By ED BARK
Charlie Sheen's sitcom career is back on track with the announcement Thursday that FX has ordered 10 episodes of Anger Management for a summer 2012 premiere.
The network also said that it will order 90 more episodes if the ratings are good. It cited the "unique syndication model" TBS cable is utilizing for its lengthy pickups of sitcoms produced by Tyler Perry and Ice Cube.
The TV version of Anger Management is "losely based" on the 2003 feature film, which starred Adam Sandler and Jack Nicholson. Sheen, who has a "significant ownership stake" in the FX series, would play the Nicholson role of a therapist who perhaps needs more counseling than his patients.
The principal show-runner for Anger Management is Bruce Helford, whose previous TV comedies include The Drew Carey Show and George Lopez.
Sheen's former hit comedy, CBS' Two and a Half Men, continues to do well with Ashton Kutcher as the oft-volatile actor's replacement. But ratings for the show have come back to earth in recent weeks after a blockbuster start.
***The CBS Evening News with Scott Pelley is reviving the On the Road segments that were a trademark of the late Charles Kuralt. Its new peripatetic traveler will be Steve Hartman, best known for his distinctive Everybody Has a Story and Assignment America features for CBS News.
Hartman's first On the Road piece will air during the Friday. Oct. 28th edition of the Evening News. He'll be visiting Dauphin, PA for a story tied to the 125th anniversary of The Statue of Liberty.
***AMC's most popular scripted series, The Walking Dead, has been renewed for a third season while still in the early stages of Season 2. And Showtime has given its ongoing new Homeland series the go-ahead for a Season 2.
By ED BARK
Two ABC icons have new digs, although Charlie's Angels' relocation will be six feet under.
The network is canceling its Angels reboot after four episodes, although the remaining few completed hours will be burned off until the network officially announces a replacement for the Thursday 7 p.m. (central) slot. Dismal ratings doomed the new version after just four airings. The original Charlie's Angels ran from 1976-'81 on ABC.
Meanwhile, former ABC News mainstay Ted Koppel will be joining NBC's new Rock Center with Brian Williams, where he'll be a special correspondent.
"My goal has been to make Rock Center the Cooperstown of our craft," Williams said in a publicity release. "Ted is a consensus Hall of Famer . . . and it's an enormous honor to work with this giant and former competitor."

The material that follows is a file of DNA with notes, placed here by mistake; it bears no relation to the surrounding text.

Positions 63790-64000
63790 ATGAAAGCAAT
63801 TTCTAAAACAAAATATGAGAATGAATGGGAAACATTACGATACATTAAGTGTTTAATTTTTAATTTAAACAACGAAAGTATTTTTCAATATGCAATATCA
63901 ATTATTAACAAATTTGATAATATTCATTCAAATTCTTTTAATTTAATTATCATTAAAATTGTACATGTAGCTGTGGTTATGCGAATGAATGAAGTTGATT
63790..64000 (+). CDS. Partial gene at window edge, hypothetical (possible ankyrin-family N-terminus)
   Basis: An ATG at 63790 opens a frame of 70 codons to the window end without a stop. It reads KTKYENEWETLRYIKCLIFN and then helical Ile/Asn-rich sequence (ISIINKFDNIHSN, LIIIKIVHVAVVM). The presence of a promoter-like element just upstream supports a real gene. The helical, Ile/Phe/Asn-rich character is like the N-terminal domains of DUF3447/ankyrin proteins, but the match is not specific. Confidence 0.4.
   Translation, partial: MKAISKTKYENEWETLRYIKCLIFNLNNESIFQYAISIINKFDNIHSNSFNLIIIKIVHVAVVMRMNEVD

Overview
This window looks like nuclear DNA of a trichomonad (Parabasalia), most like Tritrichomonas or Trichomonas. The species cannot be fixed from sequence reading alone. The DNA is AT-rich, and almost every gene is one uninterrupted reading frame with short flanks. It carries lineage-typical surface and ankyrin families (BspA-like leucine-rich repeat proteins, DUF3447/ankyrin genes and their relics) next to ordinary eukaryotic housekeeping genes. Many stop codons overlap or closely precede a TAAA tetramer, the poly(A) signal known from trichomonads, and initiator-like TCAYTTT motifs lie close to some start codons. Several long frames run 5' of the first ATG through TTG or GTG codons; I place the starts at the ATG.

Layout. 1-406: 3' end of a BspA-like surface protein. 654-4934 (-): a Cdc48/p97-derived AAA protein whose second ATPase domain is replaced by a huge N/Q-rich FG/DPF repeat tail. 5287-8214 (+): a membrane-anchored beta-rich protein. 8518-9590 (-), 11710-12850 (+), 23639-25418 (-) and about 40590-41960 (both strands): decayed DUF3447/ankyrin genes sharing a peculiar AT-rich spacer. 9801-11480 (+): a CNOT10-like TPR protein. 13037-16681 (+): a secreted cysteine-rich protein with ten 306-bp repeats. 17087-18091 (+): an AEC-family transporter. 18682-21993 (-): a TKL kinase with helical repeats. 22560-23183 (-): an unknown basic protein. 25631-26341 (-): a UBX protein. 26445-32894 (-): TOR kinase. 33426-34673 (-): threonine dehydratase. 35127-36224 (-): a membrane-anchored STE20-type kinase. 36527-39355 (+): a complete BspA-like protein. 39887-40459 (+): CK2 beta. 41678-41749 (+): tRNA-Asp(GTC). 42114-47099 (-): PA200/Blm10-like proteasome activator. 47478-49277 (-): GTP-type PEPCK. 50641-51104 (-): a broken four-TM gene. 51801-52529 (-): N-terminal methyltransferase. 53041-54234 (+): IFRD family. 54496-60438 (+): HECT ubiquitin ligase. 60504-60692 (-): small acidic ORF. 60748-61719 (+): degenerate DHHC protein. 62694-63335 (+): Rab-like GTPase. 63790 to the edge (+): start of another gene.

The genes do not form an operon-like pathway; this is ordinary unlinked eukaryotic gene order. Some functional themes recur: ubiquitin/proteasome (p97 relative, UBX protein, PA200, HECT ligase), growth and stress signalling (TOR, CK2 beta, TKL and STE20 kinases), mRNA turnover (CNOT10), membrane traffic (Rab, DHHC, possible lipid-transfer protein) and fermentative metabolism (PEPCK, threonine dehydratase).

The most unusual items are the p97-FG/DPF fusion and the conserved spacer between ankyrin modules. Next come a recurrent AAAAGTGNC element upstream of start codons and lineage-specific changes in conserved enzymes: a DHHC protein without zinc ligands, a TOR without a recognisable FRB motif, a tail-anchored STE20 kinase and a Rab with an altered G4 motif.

Koppel, 71, anchored ABC's Nightline for a quarter-century before leaving the landmark program in November 2005. He then reported a series of documentaries for The Discovery Channel before the two parted ways in 2008. Nightline since has been prospering in the late night ratings with a notably lighter format in which gossipy entertainment and lifestyle stories have taken on an increasingly visible role.
Rock Center, scheduled to premiere on Halloween night in place of NBC's canceled The Playboy Club, also has former CBS News anchor-reporter Harry Smith as one of its regular correspondents.
By ED BARK
And the loser is -- The Playboy Club -- which wins the annual race to become the fall season's first cancellation.
NBC deleted its retro bunnies after just three episodes on Monday nights at 9 p.m. (central). Playboy Club's replacement, beginning on Halloween night, will be Rock Center with Brian Williams, a news magazine fronted by the Nightly News anchor and staffed by correspondents Harry Smith, Kate Snow, Meredith Vieira and others.
Williams is positioning Rock Center (the title derives from NBC's "30 Rock" NYC HQ) as the next 60 Minutes in terms of overall nutritional value.
"The format will be good, real hard journalism -- and then some," he says in a publicity release. "We intend to be the new home of quality journalism on a weekly basis, and on the web at all times."
The change can't come soon enough for NBC affiliates and owned-and-operated stations, including Fort Worth-based KXAS-TV. Late night local newscasts were getting skimpier lead-ins than the costuming on Playboy Club. Whatever the ratings for Rock Center, a news magazine audience will be more compatible with the local news that follows. And the change will be made just in time for the November "sweeps" ratings period.
In the interim, NBC has repeats of its new Prime Suspect series filling Monday's Playboy Club slot.
The Playboy Club sacking ended up edging NBC's Thursday cancellation of its Wednesday comedy Free Agents and The CW's decision to drop H8R. Four episodes and out for Free Agents while H8r lasted for three. Free Agents deserved better; H8R didn't, even from a full-blown guilty pleasure standpoint.
***On the plus side for the Peacock, it has given the new comedies Whitney and Up All Night full-season pickups.
Also getting full-season votes of confidence from their networks are Fox's New Girl and CBS' 2 Broke Girls.
***Kelsey Grammer is basking in a new world of cable network largesse. His new Starz drama series Boss, in which he plays an iron-fisted Chicago mayor, isn't premiering until Friday, Oct. 21st. But the network already has announced a second season pickup.
Grammer's most recent comedy series, Hank, was dumped by ABC after just a handful of episodes that aired in fall 2009. Grammer recently told TV writers that he had asked for a mercy killing after realizing the show was awful. As were its ratings.